The High Court in Zimbabwe yesterday ruled that Telecel Zimbabwe can continue operating beyond the 30 days it was given by the government after the telecom regulator in the country said it had cancelled its licence.
The Posts and Telecommunications Regulatory Authority of Zimbabwe (Potraz) said last week it had cancelled the mobile firm’s licence for failure to give majority shares to black Zimbabweans.
It also said the company had not paid its $137.5 million licence renewal fee but Telecel insists that it has standing agreements with the government to pay the amount in instalments.
Telecel then approached the high court to seek relief against the decision to have it cease operations within 30 days pending an appeal against the licence cancellation. Yesterday, Justice Nicholas Mathonsi said the 30 day period given by Potraz was unreasonable.
He granted an interdict in favour of Telecel Zimbabwe, which is majority owned by VimpelCom, through Telecel Globe.
The Empowerment Corporation, which brings together local business tycoons, owns the remaining 40% but the government wants locals to own up to 51% in line with indigenisation laws promulgated in 2007.
“The judge granted the application we were strenuously opposing. The net effect of Justice Mathonsi’s order is therefore that Telecel would be allowed to continue with its operations until such time the minister has determined its appeal,” said James Muzangaza, the legal representative for Potraz.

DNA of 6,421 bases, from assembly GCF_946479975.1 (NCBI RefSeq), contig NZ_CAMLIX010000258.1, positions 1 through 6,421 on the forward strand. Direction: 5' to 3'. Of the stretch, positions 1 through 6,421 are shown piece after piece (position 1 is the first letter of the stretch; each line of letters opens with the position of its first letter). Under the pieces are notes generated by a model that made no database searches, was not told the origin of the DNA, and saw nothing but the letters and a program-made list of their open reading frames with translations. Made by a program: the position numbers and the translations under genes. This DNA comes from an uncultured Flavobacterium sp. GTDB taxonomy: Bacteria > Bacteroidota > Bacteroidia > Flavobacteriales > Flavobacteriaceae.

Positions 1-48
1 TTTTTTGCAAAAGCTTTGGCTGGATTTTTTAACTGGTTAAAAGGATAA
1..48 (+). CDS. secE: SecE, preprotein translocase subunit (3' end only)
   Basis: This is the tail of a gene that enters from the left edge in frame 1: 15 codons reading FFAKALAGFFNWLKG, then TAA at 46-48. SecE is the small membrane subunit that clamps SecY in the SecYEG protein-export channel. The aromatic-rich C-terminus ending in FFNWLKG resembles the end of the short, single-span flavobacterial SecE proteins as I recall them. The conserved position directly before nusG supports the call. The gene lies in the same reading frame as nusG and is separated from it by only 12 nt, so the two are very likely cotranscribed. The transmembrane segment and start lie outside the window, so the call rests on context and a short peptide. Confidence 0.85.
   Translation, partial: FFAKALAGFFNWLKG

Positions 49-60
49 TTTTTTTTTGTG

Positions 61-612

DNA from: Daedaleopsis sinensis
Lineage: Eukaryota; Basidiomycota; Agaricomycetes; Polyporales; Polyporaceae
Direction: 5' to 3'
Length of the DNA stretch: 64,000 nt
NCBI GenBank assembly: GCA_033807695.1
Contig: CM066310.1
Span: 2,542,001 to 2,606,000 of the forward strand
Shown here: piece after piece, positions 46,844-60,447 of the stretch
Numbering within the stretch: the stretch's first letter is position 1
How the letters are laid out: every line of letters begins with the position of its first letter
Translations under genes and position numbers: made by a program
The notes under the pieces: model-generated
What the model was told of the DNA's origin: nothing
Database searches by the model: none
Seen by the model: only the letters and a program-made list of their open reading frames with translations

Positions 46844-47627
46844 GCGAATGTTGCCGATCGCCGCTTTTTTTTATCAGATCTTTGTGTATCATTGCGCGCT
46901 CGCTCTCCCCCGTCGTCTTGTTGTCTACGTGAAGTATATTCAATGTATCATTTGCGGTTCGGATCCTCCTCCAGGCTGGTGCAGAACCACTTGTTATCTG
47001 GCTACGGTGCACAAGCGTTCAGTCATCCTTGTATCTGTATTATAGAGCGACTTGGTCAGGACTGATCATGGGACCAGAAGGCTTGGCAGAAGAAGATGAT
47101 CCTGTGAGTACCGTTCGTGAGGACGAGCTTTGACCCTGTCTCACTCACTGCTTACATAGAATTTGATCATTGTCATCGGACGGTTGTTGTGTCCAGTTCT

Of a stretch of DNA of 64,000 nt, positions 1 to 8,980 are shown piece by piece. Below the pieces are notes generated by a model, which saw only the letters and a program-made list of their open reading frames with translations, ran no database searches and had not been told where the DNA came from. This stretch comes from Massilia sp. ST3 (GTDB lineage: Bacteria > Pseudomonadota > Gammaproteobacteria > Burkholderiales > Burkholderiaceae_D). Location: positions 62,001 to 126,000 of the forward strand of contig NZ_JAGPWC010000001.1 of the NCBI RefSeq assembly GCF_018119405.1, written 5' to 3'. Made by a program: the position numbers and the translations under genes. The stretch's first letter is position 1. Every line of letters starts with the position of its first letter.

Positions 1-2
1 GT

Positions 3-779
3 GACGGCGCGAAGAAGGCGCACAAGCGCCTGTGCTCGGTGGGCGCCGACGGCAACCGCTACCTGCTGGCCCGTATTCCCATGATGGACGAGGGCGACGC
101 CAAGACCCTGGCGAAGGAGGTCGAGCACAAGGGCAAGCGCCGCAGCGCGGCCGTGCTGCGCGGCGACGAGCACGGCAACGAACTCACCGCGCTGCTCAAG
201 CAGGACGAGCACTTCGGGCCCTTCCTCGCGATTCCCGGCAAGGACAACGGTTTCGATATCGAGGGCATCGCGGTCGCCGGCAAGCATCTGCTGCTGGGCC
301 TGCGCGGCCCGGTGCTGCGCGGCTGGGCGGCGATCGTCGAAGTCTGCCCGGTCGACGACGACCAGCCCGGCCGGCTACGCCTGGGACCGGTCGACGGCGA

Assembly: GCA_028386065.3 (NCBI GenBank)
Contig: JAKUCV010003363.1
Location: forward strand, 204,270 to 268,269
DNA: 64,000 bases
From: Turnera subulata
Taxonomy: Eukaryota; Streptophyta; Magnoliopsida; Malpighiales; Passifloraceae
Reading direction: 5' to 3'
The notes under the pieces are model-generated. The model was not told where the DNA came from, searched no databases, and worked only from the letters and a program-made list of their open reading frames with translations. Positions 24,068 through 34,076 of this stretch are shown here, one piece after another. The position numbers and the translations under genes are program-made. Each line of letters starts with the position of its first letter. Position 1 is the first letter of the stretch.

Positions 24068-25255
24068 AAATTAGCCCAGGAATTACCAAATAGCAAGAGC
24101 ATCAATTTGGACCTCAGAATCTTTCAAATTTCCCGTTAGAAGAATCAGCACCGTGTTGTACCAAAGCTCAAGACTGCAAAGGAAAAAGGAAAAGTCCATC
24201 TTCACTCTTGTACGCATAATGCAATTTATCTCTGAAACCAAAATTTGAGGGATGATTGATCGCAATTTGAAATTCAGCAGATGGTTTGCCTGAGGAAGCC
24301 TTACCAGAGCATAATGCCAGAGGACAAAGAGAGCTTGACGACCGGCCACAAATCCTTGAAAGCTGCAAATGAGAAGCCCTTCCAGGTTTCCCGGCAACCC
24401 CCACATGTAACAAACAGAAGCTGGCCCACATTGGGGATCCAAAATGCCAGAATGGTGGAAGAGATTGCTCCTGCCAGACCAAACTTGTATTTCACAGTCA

The third largest telco in Zimbabwe has since reportedly appealed to ICT minister, Supa Mandiwanzira, against the decision to cancel its licence by Potraz.
Mandiwanzira said early this week after a meeting with VimpelCom executives in Harare that Telecel Zimbabwe’s future was bright, with sources telling ITWeb Africa that Telecel now has to meet its regulatory and licence renewal obligations to stand a good chance of having the cancellation reversed.
Telecel Zimbabwe spokesperson, Francis Chimanda has also confirmed the ruling in favour of the relief the company was seeking.
He said the ruling strengthened faith in the justice delivery system in Zimbabwe, saying it was “prompt and fair”.
“High Court of Zimbabwe granted an interdict suspending the cancellation of the company’s licence to provide national cellular telecommunications services, pending Telecel Zimbabwe’s appeals on the matter. We are fully committed to working in Zimbabwe and further developing its telecommunications market,” said Chimanda.